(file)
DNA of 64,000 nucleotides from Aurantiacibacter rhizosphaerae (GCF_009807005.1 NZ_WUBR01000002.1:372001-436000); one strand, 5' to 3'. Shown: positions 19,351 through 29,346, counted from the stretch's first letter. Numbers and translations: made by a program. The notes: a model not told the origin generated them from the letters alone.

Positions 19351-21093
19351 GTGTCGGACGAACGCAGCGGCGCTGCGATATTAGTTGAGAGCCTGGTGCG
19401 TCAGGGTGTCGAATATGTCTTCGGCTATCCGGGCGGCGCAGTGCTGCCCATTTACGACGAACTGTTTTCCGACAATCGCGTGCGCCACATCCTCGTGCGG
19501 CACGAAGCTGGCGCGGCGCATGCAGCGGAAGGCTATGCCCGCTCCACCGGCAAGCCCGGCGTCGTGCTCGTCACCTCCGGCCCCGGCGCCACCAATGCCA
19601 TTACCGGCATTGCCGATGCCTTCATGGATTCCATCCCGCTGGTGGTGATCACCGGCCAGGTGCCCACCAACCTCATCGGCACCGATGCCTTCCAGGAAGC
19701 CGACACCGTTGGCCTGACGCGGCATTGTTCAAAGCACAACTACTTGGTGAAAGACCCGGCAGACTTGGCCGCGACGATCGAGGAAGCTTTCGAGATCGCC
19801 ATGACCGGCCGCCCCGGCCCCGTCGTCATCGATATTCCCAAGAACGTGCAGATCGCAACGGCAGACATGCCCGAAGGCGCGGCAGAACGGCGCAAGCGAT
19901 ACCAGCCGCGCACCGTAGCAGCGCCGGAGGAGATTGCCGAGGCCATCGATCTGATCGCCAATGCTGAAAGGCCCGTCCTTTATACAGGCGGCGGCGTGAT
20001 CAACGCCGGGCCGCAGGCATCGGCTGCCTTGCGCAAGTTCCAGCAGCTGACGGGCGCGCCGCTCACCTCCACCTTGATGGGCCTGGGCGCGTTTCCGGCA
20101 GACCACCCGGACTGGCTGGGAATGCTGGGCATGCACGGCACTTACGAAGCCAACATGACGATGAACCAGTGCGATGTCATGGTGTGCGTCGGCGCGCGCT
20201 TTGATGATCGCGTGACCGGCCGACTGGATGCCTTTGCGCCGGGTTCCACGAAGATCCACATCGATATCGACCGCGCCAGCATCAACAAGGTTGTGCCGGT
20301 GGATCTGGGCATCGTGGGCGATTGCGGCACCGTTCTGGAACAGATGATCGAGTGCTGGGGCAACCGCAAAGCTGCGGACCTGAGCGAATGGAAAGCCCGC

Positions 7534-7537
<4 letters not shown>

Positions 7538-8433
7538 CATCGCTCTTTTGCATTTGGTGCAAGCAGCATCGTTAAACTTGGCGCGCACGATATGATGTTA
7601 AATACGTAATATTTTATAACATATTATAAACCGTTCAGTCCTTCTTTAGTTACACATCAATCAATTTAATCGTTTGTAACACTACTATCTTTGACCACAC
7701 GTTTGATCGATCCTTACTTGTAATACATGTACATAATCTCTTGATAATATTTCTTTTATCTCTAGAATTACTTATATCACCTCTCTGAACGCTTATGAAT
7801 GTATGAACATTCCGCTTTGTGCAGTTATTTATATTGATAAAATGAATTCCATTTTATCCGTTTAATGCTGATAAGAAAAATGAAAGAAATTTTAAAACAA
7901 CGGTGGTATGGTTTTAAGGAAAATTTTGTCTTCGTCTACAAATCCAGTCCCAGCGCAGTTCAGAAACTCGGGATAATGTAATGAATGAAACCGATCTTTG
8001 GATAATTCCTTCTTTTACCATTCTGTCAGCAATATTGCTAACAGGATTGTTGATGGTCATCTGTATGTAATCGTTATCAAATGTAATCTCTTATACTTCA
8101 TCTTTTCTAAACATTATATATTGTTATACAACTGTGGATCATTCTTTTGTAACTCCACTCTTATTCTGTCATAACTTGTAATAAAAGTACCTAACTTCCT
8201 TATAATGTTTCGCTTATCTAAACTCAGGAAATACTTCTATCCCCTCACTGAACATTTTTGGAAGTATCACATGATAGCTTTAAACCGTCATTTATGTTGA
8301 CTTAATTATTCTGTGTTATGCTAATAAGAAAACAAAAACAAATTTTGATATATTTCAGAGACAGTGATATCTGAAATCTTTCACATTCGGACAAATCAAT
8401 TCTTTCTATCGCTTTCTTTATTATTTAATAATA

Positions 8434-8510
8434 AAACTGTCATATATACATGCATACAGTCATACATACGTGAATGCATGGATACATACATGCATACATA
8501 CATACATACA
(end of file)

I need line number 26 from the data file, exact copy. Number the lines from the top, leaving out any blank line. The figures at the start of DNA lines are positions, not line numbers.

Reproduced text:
8401 TCTTTCTATCGCTTTCTTTATTATTTAATAATA